β) H reaches its maximum value (which is log(N)) when all the lifetimes have the same degree of membership μi=1/(N).

Based on this second property, it is reasonable to propose the normalized version of the Fuzzy Entropy that becomes independent of the number of exponential terms used in the fitting procedure:

Hnor=1log(N)i=1Nμilog(μi)(21)

The α property of H also holds for Hnor. The second property partly changes. It becomes:

βbis) Hnor ranges between 0 and 1. It is 1 when all the lifetimes have the same degree of membership μi=1/(N).

Finally, both H and Hnor share another property:

γ) The value of Fuzzy Entropy depends on the physicochemical context of the chemical system: the more significant its micro-heterogeneity, the larger its Fuzzy Entropy.

Some experimental proofs of this third property are reported in the next paragraph. This paragraph is concluded by asserting that among the different definitions of Fuzzy Entropy that have been proposed (Al-sharhan et al., 2001), only that presented in Eqs. 20c and 21 is valuable for our case. The Fuzzy Entropy, appearing in Eqs. 20c and 21, is appropriate for characterizing the micro-heterogeneity of a chemical sample, based on the information retrieved by fitting any exponential time-resolved signal using the MEM.

5 Determination of fuzzy entropy for some chemical systems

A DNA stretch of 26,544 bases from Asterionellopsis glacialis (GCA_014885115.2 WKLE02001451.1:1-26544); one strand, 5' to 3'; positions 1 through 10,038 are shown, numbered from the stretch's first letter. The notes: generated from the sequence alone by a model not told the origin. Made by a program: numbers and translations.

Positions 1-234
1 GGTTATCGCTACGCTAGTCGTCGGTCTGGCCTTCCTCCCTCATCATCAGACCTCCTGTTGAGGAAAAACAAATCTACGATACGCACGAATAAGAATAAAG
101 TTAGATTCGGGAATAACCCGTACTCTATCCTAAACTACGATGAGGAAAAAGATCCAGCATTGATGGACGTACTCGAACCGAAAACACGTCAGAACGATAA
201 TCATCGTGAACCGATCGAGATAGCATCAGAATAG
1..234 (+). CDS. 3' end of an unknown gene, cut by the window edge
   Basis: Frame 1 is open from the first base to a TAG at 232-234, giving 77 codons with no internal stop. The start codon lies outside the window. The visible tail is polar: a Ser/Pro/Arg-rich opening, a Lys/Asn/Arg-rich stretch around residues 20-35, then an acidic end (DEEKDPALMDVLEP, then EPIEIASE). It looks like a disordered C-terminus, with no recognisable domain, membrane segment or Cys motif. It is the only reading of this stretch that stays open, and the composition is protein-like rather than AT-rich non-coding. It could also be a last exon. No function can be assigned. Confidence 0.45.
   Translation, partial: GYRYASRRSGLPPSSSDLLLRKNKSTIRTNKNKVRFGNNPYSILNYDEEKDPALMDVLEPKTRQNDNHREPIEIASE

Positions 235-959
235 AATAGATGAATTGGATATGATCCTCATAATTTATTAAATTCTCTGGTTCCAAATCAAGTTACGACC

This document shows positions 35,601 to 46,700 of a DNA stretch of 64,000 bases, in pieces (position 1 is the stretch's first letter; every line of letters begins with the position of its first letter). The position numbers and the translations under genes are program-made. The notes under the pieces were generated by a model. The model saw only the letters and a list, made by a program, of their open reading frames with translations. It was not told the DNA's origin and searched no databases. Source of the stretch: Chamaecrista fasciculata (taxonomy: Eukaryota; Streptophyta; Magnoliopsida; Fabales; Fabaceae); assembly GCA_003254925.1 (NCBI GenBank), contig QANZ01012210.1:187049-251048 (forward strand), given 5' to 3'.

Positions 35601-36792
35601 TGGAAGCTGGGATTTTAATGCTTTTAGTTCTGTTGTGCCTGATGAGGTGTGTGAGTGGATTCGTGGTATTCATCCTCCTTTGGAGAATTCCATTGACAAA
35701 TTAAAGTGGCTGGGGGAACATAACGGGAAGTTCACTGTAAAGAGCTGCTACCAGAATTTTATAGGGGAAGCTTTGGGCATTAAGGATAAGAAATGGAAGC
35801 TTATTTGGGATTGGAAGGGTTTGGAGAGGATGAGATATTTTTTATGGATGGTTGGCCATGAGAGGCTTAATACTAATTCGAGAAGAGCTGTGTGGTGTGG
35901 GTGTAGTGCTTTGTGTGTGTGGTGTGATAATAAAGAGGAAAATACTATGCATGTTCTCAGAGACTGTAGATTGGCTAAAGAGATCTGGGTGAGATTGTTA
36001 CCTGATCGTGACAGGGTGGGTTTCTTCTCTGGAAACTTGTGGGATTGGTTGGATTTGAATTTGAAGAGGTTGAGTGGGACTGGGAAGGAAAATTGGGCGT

The γ property of normalized Fuzzy Entropy, defined in Eq. 21, implies that Hnor is a quantitative estimation of the micro-heterogeneity of any chemical system. Three examples supporting the validity of the statement γ are shown in Figure 2 and described hereinafter. Other proofs can be found in other works regarding biopolymers (Comez et al., 2021) (Chakraborty et al., 2018), microemulsions (Penconi et al., 2014), nanomaterials (Bellacanzone et al., 2020), dyes (Gentili et al., 2010) in different micro-environments, and membranes (Krishnamoorthy and Ira, 2001; Haldar, 2022)1.

FIGURE 2
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FIGURE 2. In (A), the fluorescence lifetimes’ distributions of Pyr in water (black points), SDS micelles (pink points), pOoBSK micelles (red points), pDoAO hydrogel (cyan points), and Gemini hydrogel (blue points) are shown. In (B), the fluorescence lifetimes’ distributions of PyI in PhAA/dMdDNCl after adding 0% (black points), 5% (blue points), 10% (green points), and 15% (red points) of water are reported. In (C), the photochromism of PP (see the molecular structures of both colored and uncolored forms and the spectra recorded upon UV irradiation) has been investigated in acetonitrile and in PMMA. The plots containing the black points refer to the distributions of lifetimes for the coloration (on the left) and bleaching (on the right) kinetics in acetonitrile. The plots below, with red dots, refer to the same kinetics collected in PMMA.